Bono is opening a book tour in Manhattan, Chicago soon

NEW YORK (AP) — Bono opened his book tour Wednesday night in what he called a “transgressive” mood, feeling a bit guilty for appearing on stage with three musicians who weren’t his U2 colleagues and otherwise sang, joked and screamed his life story in front of thousands of adoring fans at the Beacon Theater in Manhattan.

He even performed a song in Italian, a flawless operatic recording of Torna a Surriento.

“It’s all a bit surreal,” he noted at one point. “But it seems to be going well.”

The 62-year-old singer, songwriter and philanthropist described himself as a forever boy (born Paul David Hewson) with his fists “in the air”, a “great” rock star and a baritone trying to be a tenor. Now a published and best-selling author, his Surrender: 40 Songs, One Story comes out this week and is already in the top 10 on

Using “Sunday Bloody Sunday”, “Where the Streets Have No Name” and other U2 classics, he traces his biography from his stuffy childhood home in Dublin and the grief over the untimely death of his mother Iris Hewson to the formation of the band That Made him to global fame and his enduring marriage to Alison Stewart.

Former President Bill Clinton, Tom Hanks and U2 guitarist The Edge were among his famous admirers in an audience that often stood and cheered and sang along. For the 90-plus-minute “Stories of Surrender” show, billed as “an evening of words, music and some mischief,” Bono wore a simple black blazer, matching pants, and added color with his orange glasses. He began with an account of his heart surgery in 2016, but otherwise he danced and jumped like a man who’d never seen the inside of a hospital, belting out songs written decades ago without feeling it that he had forgotten what inspired them.

Ticket prices for the sold-out show reached rock star levels as some sites offered scalped seats for $2,000 and up. Compared to a U2 show, the setting was relatively intimate — handwritten illustrations on screens hung towards the back of the stage and a few tables and chairs that Bono used as props to climb on or simulate conversations. With warm and comical facial expressions, he recalled phone conversations with Luciano Pavarotti and his pleas for “Bono, Bono, Bono” when the opera star was recruiting him to appear at a benefit show in Modena, Italy, and popped up briefly at U2’s studio on one occasion, telling Note – with a film team.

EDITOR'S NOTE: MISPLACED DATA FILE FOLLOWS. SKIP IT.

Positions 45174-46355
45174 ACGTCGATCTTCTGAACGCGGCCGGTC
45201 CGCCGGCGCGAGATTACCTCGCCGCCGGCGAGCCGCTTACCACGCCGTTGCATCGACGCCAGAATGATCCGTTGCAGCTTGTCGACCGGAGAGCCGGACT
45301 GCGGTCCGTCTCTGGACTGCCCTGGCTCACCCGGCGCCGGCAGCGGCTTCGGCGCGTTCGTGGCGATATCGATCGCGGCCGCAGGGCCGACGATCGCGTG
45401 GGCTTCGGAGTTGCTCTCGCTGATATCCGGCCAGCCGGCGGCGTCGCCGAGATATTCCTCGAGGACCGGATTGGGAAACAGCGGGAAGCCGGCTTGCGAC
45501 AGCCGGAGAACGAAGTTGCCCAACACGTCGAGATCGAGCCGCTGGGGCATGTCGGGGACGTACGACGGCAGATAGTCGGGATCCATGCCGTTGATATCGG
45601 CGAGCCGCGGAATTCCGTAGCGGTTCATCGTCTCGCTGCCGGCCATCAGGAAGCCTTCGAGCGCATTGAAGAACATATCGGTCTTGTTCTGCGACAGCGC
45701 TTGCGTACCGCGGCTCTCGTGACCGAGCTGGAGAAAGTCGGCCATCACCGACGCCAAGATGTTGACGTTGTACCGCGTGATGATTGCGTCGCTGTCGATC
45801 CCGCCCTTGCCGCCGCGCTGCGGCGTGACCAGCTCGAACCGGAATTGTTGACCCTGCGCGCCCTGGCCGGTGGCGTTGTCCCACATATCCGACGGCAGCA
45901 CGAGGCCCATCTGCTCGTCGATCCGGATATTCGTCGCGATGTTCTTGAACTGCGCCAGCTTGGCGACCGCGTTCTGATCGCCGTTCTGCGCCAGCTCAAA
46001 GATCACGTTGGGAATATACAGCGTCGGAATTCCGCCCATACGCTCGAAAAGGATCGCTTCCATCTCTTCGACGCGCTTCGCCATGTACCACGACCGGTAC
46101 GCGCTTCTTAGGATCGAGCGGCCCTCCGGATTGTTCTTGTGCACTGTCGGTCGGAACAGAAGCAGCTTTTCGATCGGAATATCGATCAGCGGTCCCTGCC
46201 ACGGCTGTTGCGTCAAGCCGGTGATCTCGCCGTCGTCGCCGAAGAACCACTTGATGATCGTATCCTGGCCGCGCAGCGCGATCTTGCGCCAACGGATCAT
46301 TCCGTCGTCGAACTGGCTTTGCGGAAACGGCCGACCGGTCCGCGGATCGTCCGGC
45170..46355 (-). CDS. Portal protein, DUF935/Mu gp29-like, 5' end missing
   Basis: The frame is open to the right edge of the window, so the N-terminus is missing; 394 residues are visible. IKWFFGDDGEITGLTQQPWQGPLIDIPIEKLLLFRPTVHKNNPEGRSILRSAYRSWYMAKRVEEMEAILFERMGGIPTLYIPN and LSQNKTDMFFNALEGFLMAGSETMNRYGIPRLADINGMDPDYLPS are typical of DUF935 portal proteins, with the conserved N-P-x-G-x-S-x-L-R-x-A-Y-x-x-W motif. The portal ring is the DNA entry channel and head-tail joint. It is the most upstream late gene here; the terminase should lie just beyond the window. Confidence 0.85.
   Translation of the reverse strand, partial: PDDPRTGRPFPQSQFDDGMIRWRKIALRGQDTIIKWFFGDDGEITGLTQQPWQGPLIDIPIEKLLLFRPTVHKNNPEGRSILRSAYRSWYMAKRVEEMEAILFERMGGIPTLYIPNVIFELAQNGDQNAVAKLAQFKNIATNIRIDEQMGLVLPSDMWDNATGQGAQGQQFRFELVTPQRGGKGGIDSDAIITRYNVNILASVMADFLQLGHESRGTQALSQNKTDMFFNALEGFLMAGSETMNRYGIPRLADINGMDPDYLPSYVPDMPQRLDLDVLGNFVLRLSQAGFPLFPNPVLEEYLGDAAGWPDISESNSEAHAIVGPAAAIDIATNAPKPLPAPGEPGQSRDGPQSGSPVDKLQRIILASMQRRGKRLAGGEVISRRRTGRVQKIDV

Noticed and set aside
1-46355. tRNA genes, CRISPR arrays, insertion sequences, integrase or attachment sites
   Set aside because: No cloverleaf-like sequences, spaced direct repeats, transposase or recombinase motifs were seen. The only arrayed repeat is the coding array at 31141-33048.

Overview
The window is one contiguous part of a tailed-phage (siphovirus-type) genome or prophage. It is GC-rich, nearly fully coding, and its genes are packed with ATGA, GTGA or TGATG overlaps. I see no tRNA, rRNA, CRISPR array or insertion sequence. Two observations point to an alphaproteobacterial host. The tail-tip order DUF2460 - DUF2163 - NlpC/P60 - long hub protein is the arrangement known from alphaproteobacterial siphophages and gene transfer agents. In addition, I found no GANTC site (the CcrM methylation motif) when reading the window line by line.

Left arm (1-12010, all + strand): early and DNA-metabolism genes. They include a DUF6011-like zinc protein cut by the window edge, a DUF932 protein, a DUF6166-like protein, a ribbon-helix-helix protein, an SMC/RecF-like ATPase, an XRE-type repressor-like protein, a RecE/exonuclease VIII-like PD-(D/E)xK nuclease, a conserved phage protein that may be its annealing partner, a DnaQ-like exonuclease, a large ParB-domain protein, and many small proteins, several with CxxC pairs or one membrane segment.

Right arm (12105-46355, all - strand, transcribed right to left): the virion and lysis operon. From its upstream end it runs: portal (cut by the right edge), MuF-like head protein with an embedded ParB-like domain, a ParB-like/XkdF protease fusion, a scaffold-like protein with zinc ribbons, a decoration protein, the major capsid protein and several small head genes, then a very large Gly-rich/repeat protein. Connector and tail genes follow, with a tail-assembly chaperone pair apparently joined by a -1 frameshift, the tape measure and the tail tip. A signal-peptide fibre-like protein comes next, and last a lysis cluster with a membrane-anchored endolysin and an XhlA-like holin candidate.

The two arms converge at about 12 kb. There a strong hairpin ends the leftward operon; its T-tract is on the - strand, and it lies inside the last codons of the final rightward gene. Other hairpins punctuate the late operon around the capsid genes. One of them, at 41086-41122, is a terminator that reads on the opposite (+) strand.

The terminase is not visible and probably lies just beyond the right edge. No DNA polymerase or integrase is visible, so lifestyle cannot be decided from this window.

Bono also reenacted his many tense bar encounters with his father, who seemed to view his son’s career as some kind of failed venture. Brendan Robert Hewson’s rugged facade once unexpectedly collapsed – when he met Princess Diana, an encounter Bono described as watching as centuries of Irish dislike for the royals “disappeared in eight seconds”.

“One princess and we’re even,” added Bono.

He spoke often of loss, of his mother as a teenager, and of his father in 2001. But he also described his life as a story of presence, whether it be his religious beliefs, his wife and children, or his bandmates. After what he called the characteristically Irish reaction to a child’s outsized ambitions – pretending they didn’t exist – he called himself “blessed”, adding that “what was silence was largely filled with music”. .

Bono will be in Chicago on November 8th to continue telling his story. Bono is opening a book tour in Manhattan, Chicago soon

Grace Reader

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